He would take over the reins from Tesla founder Elon Musk, who agreed to step down as Tesla chairman for three years as part of a settlement with the Securities and Exchange Commission. The SEC claims that Musk broke securities laws in August when he tweeted "funding secure" in reference to taking the company private.
Here's the life and career of Murdoch, who rose from a hip-hop label founder to the leader of one of the world's most dominant media corporations:
Born in 1972, Murdoch is the fourth of his media mogul father Rupert's sons, and "regarded as the smartest of the Murdoch brood."
As CEO, Murdoch earned $20.3 million in 2017 and $26.4 million in 2016.
Murdoch was born in London but grew up in New York. He graduated from the tony Horace Mann High School and then attended Harvard. Murdoch there edited underground magazines and wrote for the satirical Harvard Lampoon.
Murdoch dropped out of Harvard to establish a hip-hop record label called Rawkus in 1995. It was bought by his father's News Corporation three years later.
Murdoch, once back at the family company, took charge of a few different ventures at News Corp. — including its early internet operations and Asian television service.
Murdoch's responsibilities at News Corp. broadened when he was appointed CEO of Sky UK (then called BSkyB) in 2003 — one of the UK's largest broadcasters. He was 30.
Murdoch initially faced claims of nepotism for his appointment. However, he managed to expand Sky's successes and, unlike his father, mostly stayed away from political meddling.
In 2007, Murdoch was put in charge of New Corp.'s European and Asian operations. That made him in charge of some of the region's most influential media sources, like The Times (UK) and The Sun (UK).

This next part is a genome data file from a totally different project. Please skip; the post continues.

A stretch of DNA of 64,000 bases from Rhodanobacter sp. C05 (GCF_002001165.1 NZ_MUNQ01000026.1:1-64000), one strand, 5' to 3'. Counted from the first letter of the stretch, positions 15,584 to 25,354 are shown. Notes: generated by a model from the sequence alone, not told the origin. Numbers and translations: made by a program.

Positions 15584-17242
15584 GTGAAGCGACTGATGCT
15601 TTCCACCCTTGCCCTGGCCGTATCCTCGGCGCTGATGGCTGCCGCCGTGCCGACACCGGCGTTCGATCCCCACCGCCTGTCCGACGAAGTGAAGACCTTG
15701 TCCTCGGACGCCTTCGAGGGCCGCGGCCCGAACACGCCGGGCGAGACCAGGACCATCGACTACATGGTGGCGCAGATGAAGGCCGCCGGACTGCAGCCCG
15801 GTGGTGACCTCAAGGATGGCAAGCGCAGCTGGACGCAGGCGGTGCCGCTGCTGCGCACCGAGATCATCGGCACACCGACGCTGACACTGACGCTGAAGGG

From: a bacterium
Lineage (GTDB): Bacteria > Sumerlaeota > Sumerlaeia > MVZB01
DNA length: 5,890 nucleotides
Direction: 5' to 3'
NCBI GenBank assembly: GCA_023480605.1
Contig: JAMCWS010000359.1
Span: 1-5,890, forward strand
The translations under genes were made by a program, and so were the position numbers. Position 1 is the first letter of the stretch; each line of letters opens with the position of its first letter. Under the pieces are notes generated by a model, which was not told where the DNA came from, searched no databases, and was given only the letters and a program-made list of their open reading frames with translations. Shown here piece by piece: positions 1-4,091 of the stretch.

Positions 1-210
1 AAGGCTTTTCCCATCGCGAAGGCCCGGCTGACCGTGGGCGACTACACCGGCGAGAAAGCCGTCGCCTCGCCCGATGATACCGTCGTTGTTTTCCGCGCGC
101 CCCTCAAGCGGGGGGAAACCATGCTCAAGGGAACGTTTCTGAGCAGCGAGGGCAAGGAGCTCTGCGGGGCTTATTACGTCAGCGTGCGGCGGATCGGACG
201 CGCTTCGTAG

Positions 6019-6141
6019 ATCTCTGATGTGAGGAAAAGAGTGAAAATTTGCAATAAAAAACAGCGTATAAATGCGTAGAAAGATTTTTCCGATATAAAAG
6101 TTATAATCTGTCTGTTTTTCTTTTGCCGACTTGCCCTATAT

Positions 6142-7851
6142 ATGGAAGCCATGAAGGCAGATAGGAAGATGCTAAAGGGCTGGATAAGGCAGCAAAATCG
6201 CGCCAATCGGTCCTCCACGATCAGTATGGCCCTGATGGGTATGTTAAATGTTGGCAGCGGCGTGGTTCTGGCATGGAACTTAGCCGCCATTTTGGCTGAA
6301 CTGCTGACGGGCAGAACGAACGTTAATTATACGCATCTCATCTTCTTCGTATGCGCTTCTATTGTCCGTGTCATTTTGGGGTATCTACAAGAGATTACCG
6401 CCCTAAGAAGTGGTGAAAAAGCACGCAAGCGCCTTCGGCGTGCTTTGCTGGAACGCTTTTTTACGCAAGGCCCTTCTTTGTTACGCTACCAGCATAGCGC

He accrued a reputation of being a hard-working, introverted leader. He had an early morning gym routine and a black belt in karate.
However, Murdoch faced serious controversy soon into his tenure. Reporters and editors at The News of the World, one of News Corp.'s biggest UK media holdings, allegedly hacked thousands of phones to find new stories over the course of nearly a decade. James and Rupert Murdoch both faced intense scrutiny and criticism in the aftermath.
The massive scandal led to Murdoch's resignation as head of the British newspaper arm of News Corp. in 2012. He remained deputy chief operating officer for News Corp.
News Corp. split in 2013 into two companies: 21st Century Fox, in charge of broadcast operations, and a "new" News Corp., to consist of publishing assets like HarperCollins. Following the split, Murdoch became CEO of 21st Century Fox.
Since 2017, Murdoch has also served on the board of Tesla. Those familiar with the executive said he signaled interest in the chairman job, according to the Financial Times.
He spoke glowingly about his experience with Tesla's board. "It's been a really fascinating experience," Murdoch said in an interview at a recent Goldman Sachs conference. "What's exciting about the company and about Elon is the goals are so audacious. He's an entrepreneur who has some really audacious goals about what can be created and what can be settled for."